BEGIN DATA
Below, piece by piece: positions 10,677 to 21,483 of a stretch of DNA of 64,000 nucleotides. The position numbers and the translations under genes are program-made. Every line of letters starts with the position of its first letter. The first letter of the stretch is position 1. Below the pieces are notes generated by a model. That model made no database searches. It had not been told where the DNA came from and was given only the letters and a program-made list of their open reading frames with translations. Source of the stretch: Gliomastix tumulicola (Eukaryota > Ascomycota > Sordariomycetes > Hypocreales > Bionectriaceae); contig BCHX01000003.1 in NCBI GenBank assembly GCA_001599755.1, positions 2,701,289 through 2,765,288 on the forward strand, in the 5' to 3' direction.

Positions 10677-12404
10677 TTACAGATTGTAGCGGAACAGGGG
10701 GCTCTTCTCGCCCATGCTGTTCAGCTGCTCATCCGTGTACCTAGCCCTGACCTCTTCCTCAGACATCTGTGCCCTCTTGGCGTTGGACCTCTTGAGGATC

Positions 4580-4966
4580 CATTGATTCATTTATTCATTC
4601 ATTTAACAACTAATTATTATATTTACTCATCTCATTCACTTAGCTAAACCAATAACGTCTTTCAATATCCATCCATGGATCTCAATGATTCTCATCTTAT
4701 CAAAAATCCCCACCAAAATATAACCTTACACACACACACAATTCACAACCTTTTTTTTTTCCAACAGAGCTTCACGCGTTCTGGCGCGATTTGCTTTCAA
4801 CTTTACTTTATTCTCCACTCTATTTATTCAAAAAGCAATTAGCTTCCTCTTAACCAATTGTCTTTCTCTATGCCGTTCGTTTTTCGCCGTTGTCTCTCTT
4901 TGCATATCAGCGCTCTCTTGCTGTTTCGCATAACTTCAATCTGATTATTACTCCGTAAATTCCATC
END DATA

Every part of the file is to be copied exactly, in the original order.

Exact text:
Below, piece by piece: positions 10,677 to 21,483 of a stretch of DNA of 64,000 nucleotides. The position numbers and the translations under genes are program-made. Every line of letters starts with the position of its first letter. The first letter of the stretch is position 1. Below the pieces are notes generated by a model. That model made no database searches. It had not been told where the DNA came from and was given only the letters and a program-made list of their open reading frames with translations. Source of the stretch: Gliomastix tumulicola (Eukaryota > Ascomycota > Sordariomycetes > Hypocreales > Bionectriaceae); contig BCHX01000003.1 in NCBI GenBank assembly GCA_001599755.1, positions 2,701,289 through 2,765,288 on the forward strand, in the 5' to 3' direction.

Positions 10677-12404
10677 TTACAGATTGTAGCGGAACAGGGG
10701 GCTCTTCTCGCCCATGCTGTTCAGCTGCTCATCCGTGTACCTAGCCCTGACCTCTTCCTCAGACATCTGTGCCCTCTTGGCGTTGGACCTCTTGAGGATC

Positions 4580-4966
4580 CATTGATTCATTTATTCATTC
4601 ATTTAACAACTAATTATTATATTTACTCATCTCATTCACTTAGCTAAACCAATAACGTCTTTCAATATCCATCCATGGATCTCAATGATTCTCATCTTAT
4701 CAAAAATCCCCACCAAAATATAACCTTACACACACACACAATTCACAACCTTTTTTTTTTCCAACAGAGCTTCACGCGTTCTGGCGCGATTTGCTTTCAA
4801 CTTTACTTTATTCTCCACTCTATTTATTCAAAAAGCAATTAGCTTCCTCTTAACCAATTGTCTTTCTCTATGCCGTTCGTTTTTCGCCGTTGTCTCTCTT
4901 TGCATATCAGCGCTCTCTTGCTGTTTCGCATAACTTCAATCTGATTATTACTCCGTAAATTCCATC